Revisiting Batman The Animated Series: ‘Christmas With The Joker’

Revisiting Batman The Animated Series: ‘Christmas With The Joker’

After throwing the audience a curve with Man-Bat in the series pilot, the creative team turns to the best-known member of Batman's rogues gallery.
Warren Henry
By

Spoilers ahead.

“Christmas With the Joker” is closer to typical Saturday morning fare than the series pilot. The episode would be a disappointment, but for introducing the Joker as voiced by Mark Hamill.

Voice casting director Andrea Romano had difficulty casting the Joker, as too many actors mimicked the camp Cesar Romero brought to the 1966 TV series. Tim Curry (The Rocky Horror Picture Show, The Hunt For Red October) was initially cast, but dismissed during pre-production for reasons which seem to vary according to whom is asked.

Hamill, a comics fan, sought an audition for the series after reading about the creative team’s intent in the trades. However, he resisted reading for the Joker, given the stamp Romero and Jack Nicholson already had put on the role.

Nevertheless, Hamill threw himself into the reading, believing the man always known as Luke Skywalker would never be cast as the arch-villain. He was mistaken; the catalog of laughs he developed for a stage run of Amadeus sealed the deal. Thus, the episode opens with Hamill caroling the parody of “Jingle Bells (Batman Smells)” as the Joker escapes Arkham Asylum during a party, riding a rocket disguised as a Christmas tree.

In the Batcave, Batman confers with Robin (Loren Lester), his first appearance of the series. Dick Grayson is aged a notch beyond Boy Wonder. A college-aged Robin will be able to act in ways that might be censored otherwise.

Batman presses Robin into an immediate search for the escaped lunatic, over Grayson’s suggestion that they watch “It’s a Wonderful Life.” Wayne has never seen the yuletide classic and presumes it to be saccharine. In this brief but funny exchange, Grayson is established as a softening influence on Wayne’s more grim, obsessive nature.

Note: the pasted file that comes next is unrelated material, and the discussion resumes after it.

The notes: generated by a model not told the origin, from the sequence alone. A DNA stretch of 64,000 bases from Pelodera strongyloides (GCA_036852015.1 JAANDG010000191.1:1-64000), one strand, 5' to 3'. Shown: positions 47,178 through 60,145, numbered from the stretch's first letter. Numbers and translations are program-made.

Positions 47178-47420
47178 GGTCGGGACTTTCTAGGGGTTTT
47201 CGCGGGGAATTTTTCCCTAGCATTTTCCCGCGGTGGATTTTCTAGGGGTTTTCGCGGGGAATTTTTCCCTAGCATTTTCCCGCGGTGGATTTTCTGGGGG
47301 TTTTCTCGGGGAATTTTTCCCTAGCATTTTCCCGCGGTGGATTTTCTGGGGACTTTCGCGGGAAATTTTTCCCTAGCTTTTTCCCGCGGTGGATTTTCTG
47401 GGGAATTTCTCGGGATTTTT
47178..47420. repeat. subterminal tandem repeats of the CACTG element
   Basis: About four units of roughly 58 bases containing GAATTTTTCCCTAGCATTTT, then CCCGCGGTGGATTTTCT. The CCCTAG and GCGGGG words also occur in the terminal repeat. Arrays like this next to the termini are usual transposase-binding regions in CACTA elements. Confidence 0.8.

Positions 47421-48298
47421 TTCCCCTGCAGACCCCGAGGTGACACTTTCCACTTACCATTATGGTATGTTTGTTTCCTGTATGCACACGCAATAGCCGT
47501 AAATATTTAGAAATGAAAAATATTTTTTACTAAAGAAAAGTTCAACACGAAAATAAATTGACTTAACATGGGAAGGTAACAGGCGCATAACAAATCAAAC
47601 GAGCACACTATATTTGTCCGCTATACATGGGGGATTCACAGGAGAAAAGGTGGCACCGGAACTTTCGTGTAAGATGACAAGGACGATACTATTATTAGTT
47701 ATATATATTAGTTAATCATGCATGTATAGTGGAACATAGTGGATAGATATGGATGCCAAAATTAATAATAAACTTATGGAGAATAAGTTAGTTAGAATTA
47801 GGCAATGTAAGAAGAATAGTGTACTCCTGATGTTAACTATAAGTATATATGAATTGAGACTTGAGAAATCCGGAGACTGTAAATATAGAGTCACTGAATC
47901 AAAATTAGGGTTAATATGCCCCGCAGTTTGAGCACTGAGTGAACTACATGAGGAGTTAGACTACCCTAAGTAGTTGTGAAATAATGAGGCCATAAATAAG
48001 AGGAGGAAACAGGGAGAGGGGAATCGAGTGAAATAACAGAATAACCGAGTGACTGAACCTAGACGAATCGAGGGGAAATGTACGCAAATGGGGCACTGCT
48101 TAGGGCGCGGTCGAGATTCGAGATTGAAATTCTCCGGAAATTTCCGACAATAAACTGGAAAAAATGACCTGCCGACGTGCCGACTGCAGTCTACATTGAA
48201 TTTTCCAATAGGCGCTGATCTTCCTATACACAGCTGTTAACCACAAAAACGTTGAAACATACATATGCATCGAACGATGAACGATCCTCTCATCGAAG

They patrol Gotham, but turn up only false alarms. For example, a rough-looking man seems to be stalking an elderly woman, but is revealed to be returning a wrapped package she dropped on the prior block. (The scene is likely an homage to Harlan Ellison’s classic Bat-story, “The Night of Thanks, But No Thanks!“)

Returning to Wayne Manor,”It’s a Wonderful Life” is pre-empted by the Joker, who stages his own Christmas special, clad in a red holiday cardigan like a demented Bing Crosby. He has taken Commissioner Gordon, Det. Bullock and tabloid TV reporter Summer Gleeson (Mari Devon) as hostages, referring to them as “The Awful Lawful Family.” The Joker plans to murder them at midnight. (Gleeson is not introduced well here, perhaps an artifact of the production order differing from the order episodes actually aired.)

As Batman and Robin search for the source of the transmission, the Joker uses a Gotham-themed model train set to introduce a segment in which his henchmen – Donner and Blitzen – blow up the Presidents’ Bridge as the 11:30 train approaches. The Batmobile intercepts the train. Robin detaches the passenger compartments; Batman evacuates the engineer just before the engine plummets through the wrecked track to a fiery end.